When people understand where you’re coming from with your thought process and decisions, they’ll be stirred to introspection. That can build a powerful bond between speaker and listeners, as you become ‘one of them’ rather than their ‘other.’
It’s important to control your emotional exposure. Make sure you’re vulnerable with the right people. A mentor, a close associate, or a tight-knit group where you can speak your mind without filters.
A good leader knows what the next goal is, and is willing to concede when they need help to get to the next step.
It’s like putting up a fence around a garden. You let things happen organically on the inside. At the same time you keep cloven-hoofed interlopers from gobbling up what you’re trying to grow.
When you create boundaries for vulnerability, it becomes a productive, transformative force. It can drive motivation, rather than becoming mired in wheel-spinning, self-absorbed self-examination.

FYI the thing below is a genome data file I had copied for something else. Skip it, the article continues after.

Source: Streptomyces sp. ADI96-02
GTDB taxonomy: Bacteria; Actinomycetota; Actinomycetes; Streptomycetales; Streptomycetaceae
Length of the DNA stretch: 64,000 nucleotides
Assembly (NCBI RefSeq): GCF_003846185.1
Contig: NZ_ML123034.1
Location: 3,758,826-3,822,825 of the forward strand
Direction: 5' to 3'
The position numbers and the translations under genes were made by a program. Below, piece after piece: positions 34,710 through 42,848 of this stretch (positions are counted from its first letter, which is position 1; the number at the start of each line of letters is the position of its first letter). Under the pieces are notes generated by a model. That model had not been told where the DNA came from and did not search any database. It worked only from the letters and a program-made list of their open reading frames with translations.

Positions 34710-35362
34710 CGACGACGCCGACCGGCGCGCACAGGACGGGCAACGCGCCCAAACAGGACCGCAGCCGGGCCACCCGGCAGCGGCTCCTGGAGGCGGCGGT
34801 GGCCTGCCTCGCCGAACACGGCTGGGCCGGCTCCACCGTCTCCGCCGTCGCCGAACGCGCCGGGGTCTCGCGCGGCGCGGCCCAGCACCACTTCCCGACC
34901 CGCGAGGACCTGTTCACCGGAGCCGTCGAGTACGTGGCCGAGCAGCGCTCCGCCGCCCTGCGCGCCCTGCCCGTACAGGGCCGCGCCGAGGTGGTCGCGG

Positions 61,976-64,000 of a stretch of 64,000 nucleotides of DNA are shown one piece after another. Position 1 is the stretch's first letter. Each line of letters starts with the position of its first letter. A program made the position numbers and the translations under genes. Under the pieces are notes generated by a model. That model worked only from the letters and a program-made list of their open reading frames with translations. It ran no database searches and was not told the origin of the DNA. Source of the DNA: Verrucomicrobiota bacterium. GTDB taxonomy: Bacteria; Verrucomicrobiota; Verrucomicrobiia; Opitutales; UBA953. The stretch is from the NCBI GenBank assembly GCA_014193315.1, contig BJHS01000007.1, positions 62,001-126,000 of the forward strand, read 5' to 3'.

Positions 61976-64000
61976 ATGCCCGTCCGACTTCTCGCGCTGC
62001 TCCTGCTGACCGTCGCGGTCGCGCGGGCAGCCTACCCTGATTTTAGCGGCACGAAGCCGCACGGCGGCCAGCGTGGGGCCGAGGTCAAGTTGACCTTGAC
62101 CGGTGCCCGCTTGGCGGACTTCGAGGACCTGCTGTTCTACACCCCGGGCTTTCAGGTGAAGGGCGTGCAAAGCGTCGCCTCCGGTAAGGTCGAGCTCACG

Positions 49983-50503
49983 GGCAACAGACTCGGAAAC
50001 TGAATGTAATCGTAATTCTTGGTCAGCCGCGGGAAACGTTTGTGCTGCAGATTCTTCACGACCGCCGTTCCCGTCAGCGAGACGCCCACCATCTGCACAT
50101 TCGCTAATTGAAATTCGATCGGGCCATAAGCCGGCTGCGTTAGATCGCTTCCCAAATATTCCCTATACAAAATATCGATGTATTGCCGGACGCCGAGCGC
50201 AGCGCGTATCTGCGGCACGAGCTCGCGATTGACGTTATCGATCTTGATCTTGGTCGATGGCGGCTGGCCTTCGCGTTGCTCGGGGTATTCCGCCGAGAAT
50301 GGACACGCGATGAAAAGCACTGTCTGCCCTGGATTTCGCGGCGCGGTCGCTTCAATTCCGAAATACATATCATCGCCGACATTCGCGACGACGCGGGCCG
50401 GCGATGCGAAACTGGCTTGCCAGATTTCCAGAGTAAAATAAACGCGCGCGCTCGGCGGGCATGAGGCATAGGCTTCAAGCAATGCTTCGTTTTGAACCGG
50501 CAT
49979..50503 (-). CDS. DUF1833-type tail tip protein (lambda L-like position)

Dealing with shame, finding the courage
Shame is a major reason why people don’t want to be vulnerable. We really don’t want to feel like people are looking down on us for our mistakes, particularly if we’re supposed to be in charge.
Brown points to gender cliches.
For her, the shame trigger for women is often pressure for agreeableness. To conform to behavioral expectations and not arouse conflict. The shame trigger for men, on the other hand, is quite often the possibility of appearing weak.
Times have changed, but women are still, on average, socially conditioned not to rock the boat too much. Men are still often socially conditioned to be more assertive. To conceal or deaden emotions—to retain the appearance of total self-control.
That said, leadership has a tendency to flatten some of these gender expectations. Male and female leaders alike have, in Brown’s assessment, “hitched their self-worth to what they accomplish.”
When your working life is defined by your leadership role, vulnerability can feel like a recipe for self-undermining.
Brown’s research finds that successful, leading figures of both genders think being ‘thick-skinned’ was key to their success. Pieces of data show women want to be ‘just as strong’ as men, if not stronger. They believed this was the way to be taken seriously and move up in the world.
It also turns out comfort and courage are indeed mutually exclusive.
It’s uncomfortable to be courageous, but leaders need to “create a culture where discomfort is normal.” When you’re on the edge, you’re doing what you need to be doing.